Back to basics: Monitoring and Managing networks

By on 23 Jun 2021

Categories: Development Tech matters

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Tongan students attend APNIC's new Network Monitoring and Management course.

In the last 10 years, we have seen a lot of changes to how we deploy our infrastructure, especially with the adoption of SDN and cloud. Simple networks don’t meet the requirements of modern infrastructure anymore; we’ve all developed techniques to keep up.

To ensure our network delivers the expected performance, including good bandwidth speed, uninterrupted communication, and high availability, we need better visibility and an end-to-end network monitoring and management strategy.

As a result, APNIC has developed a new course on Network Management and Monitoring (NMM), an increasingly important skill in our community. The first NMM course offering was held in Tonga this month and was launched as part of the APNIC Foundation PACTRAINING project.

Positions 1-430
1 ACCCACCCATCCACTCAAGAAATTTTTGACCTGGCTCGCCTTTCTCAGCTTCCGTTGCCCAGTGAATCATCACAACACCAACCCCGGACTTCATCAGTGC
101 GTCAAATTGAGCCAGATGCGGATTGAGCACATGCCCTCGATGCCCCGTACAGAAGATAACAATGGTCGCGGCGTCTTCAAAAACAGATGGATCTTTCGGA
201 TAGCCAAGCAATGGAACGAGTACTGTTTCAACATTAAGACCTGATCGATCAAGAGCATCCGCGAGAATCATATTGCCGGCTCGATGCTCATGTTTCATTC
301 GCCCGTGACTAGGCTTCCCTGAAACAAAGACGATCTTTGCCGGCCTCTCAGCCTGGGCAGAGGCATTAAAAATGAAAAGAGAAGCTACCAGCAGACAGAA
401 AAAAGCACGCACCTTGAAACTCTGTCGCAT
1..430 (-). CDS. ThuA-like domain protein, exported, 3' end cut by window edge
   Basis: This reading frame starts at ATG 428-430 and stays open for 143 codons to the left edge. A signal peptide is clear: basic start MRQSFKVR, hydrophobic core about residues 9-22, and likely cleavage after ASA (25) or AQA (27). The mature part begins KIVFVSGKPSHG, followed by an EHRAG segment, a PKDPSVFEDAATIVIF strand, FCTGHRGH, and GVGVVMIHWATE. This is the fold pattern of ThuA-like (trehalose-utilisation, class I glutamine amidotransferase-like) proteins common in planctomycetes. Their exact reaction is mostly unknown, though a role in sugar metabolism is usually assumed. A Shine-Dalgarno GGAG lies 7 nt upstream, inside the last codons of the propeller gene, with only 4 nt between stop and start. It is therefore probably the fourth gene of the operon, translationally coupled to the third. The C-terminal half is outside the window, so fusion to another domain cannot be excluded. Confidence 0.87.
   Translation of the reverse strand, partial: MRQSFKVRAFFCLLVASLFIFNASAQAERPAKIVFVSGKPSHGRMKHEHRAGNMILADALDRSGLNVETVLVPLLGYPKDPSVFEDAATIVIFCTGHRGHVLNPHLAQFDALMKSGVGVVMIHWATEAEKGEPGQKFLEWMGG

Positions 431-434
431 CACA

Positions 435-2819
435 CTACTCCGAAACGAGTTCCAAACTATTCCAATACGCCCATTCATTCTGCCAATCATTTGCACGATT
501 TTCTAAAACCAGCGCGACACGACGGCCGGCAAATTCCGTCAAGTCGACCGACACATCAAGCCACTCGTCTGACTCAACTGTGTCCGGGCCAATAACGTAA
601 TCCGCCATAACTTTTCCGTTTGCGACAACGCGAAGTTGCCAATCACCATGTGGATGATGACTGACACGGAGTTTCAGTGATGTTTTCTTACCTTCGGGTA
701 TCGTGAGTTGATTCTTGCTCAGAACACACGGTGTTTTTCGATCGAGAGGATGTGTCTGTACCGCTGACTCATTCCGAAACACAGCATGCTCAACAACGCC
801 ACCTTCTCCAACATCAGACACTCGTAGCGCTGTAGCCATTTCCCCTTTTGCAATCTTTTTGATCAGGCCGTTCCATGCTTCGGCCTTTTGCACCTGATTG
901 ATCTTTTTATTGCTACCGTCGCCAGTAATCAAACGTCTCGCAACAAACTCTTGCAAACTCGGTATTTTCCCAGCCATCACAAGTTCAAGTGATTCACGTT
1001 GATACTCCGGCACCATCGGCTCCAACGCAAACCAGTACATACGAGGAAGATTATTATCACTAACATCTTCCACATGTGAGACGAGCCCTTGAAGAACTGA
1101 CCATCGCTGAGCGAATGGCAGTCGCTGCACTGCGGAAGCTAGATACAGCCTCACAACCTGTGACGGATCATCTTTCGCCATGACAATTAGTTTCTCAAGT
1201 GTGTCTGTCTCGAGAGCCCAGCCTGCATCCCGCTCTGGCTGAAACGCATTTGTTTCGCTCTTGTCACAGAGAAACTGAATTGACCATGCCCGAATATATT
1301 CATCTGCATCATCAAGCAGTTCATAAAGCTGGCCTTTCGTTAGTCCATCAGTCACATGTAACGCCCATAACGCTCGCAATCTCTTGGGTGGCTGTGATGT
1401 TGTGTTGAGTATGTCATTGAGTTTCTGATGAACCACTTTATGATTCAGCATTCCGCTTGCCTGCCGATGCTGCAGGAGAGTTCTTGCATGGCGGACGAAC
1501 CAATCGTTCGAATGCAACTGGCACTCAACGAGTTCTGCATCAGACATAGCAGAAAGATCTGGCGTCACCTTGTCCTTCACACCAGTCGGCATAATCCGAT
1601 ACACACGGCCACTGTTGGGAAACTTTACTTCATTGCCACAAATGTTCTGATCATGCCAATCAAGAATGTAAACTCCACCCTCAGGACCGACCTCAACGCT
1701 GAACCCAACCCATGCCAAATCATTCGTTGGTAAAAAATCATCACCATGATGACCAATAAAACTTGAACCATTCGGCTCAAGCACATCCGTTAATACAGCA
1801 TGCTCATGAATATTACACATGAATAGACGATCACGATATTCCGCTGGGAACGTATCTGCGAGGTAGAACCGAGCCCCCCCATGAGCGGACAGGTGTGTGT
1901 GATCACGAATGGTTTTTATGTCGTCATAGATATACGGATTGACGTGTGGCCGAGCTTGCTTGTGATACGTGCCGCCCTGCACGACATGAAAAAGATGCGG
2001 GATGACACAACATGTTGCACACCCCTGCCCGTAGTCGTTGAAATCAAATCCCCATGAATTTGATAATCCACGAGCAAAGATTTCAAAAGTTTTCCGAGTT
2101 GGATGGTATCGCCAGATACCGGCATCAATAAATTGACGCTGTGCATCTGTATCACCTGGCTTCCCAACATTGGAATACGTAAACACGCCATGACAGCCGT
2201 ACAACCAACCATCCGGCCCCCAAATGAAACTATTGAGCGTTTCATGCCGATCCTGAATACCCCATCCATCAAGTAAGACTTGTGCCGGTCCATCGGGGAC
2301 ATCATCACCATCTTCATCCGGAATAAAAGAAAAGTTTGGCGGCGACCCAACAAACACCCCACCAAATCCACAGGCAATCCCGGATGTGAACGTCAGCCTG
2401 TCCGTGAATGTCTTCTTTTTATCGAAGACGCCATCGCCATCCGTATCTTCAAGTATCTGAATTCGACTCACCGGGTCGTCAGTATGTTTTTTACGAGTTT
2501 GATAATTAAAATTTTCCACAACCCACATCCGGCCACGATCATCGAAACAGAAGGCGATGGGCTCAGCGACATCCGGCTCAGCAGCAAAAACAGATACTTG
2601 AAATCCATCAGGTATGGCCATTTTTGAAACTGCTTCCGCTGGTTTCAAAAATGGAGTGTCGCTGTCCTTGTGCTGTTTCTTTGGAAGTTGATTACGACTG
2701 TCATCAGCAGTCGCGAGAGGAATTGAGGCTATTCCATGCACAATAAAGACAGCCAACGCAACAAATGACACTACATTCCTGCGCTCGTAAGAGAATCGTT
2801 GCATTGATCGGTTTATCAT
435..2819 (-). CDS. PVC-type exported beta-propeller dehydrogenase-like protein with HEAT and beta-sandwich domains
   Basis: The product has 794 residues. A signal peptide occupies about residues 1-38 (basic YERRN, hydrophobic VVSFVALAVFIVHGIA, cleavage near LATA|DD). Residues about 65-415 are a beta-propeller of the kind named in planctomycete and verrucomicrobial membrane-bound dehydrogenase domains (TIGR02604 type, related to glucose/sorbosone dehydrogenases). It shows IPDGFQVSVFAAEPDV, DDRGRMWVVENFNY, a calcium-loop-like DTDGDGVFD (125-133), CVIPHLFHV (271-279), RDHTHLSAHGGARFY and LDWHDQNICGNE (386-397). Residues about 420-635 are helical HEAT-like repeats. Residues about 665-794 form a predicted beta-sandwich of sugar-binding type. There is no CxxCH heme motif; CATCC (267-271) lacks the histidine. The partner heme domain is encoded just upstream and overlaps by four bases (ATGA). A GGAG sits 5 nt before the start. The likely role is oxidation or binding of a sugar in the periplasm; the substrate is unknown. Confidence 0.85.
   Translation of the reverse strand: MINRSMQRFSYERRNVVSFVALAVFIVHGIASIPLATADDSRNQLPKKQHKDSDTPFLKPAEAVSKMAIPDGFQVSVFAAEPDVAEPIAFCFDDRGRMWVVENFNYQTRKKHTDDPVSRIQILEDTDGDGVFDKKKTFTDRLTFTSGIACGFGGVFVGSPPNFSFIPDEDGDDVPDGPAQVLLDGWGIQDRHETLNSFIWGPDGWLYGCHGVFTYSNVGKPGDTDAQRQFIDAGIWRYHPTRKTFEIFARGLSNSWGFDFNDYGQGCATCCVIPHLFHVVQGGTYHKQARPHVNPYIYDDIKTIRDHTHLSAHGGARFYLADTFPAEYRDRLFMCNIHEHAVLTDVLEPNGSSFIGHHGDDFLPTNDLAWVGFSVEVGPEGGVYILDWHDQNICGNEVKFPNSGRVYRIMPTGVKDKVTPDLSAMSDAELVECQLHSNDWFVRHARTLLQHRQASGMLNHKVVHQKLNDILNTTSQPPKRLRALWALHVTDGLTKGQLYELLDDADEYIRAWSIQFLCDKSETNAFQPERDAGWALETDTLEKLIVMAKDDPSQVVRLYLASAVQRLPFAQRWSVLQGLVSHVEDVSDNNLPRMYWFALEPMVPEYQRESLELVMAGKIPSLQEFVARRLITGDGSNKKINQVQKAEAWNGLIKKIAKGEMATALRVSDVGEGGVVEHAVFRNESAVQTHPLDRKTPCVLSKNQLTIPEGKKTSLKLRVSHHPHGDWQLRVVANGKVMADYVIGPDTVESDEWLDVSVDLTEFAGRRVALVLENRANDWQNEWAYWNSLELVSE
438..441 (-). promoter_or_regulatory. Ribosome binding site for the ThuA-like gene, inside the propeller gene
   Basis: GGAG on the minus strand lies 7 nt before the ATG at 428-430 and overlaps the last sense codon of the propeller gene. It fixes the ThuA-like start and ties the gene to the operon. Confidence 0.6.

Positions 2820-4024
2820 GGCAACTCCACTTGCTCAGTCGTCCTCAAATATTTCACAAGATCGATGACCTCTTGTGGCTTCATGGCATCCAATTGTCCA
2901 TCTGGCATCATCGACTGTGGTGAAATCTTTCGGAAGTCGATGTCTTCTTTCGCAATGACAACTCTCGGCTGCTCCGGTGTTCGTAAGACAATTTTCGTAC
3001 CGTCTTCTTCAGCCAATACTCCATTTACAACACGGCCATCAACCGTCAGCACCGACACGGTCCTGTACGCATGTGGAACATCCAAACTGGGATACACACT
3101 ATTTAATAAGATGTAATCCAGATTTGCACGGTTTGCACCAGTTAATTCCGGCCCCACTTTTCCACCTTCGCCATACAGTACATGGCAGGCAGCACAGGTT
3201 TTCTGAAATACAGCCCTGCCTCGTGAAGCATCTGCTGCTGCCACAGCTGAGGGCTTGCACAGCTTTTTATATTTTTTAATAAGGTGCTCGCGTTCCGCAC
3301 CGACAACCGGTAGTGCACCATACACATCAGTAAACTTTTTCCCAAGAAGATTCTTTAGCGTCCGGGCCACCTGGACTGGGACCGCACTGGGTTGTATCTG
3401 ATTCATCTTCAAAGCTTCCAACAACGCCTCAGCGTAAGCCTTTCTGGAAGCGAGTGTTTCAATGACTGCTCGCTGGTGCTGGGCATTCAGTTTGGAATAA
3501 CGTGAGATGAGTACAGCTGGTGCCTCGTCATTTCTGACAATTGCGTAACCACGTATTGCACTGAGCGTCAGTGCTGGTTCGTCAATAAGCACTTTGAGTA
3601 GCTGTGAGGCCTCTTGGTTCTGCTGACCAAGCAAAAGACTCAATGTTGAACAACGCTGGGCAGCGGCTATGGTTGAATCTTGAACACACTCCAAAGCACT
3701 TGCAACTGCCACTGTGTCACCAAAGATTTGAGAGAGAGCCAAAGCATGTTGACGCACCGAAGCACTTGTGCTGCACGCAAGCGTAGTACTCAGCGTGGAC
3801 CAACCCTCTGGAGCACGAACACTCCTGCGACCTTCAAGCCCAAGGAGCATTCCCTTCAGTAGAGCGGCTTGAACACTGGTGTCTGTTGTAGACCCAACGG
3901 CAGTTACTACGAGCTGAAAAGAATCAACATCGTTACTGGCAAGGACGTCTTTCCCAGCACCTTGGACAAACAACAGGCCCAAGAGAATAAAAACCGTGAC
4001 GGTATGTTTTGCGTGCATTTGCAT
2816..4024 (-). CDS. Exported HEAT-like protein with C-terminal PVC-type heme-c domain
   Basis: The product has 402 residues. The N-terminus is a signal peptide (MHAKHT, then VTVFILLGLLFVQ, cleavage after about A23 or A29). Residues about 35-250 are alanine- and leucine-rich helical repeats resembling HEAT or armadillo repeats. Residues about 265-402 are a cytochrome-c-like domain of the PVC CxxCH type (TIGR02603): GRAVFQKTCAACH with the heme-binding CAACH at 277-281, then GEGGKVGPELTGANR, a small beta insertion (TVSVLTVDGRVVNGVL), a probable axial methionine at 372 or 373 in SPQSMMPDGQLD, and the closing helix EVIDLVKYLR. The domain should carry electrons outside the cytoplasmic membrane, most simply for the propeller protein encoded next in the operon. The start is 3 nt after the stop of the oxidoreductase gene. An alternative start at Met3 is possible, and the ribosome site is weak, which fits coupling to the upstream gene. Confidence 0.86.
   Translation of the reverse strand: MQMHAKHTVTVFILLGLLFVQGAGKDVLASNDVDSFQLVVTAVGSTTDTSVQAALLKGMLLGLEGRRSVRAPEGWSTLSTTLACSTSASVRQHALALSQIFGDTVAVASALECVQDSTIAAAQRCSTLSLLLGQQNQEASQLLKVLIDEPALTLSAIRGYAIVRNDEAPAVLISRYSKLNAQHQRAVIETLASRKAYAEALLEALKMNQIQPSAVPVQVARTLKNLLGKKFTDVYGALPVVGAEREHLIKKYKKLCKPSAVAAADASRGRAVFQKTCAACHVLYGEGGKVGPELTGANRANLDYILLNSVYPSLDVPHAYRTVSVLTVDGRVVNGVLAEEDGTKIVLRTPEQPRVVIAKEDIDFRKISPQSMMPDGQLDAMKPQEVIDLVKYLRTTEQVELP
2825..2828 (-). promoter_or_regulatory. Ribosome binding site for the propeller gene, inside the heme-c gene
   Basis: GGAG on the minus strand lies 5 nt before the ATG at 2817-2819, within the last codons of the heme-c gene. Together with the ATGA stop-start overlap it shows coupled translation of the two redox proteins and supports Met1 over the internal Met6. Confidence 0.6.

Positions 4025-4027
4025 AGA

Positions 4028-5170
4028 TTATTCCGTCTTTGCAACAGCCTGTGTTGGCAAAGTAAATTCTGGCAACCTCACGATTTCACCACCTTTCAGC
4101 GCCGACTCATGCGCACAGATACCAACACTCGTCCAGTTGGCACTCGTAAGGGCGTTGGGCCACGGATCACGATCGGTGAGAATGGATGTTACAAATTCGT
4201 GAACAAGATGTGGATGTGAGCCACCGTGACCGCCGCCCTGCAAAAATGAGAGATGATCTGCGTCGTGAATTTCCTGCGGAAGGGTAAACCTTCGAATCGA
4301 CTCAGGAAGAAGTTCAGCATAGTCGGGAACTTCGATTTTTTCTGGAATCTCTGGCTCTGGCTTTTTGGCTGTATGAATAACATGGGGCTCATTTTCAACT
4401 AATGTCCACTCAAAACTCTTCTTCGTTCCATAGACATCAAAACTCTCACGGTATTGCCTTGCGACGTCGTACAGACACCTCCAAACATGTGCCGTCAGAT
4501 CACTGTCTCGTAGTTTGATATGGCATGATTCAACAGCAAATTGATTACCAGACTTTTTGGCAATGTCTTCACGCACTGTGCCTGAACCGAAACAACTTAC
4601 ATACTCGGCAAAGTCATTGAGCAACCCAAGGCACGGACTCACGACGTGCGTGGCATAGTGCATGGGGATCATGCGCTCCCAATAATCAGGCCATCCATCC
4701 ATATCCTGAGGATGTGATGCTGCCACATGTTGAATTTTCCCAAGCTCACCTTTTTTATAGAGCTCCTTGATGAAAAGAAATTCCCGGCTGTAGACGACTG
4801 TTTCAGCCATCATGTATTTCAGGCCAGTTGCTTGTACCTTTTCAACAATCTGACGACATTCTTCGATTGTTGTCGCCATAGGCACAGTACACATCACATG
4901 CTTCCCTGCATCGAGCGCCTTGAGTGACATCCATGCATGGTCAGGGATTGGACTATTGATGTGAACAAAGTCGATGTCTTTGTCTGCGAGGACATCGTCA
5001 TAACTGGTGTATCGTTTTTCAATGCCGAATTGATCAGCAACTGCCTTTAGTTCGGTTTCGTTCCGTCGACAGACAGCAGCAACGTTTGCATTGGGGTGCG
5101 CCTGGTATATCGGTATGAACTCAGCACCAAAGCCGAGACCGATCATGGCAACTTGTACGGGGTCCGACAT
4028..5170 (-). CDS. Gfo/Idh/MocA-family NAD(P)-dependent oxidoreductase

APNIC trainers delivered the course remotely, due to COVID travel restrictions. However, students were still able to get together in one room. The course was designed in a new hybrid format, with some of the 27 participants able to interact and work together in person, while others participated remotely. This was made possible thanks to support from Tonga’s Ministry of Meteorology, Energy, Information, Disaster Management, Environment, Climate Change and Communication (MEIDECC), Tonga CERT, Digicel and House of Tonga.

A photograph of students attending the NMM course in Tonga.
Figure 1 — Students attending the course in Tonga using the hybrid format.
A screenshot of participants and trainers attending the NMM course via Zoom.
Figure 2 — Students and trainers attending the course remotely, as part of the hybrid format.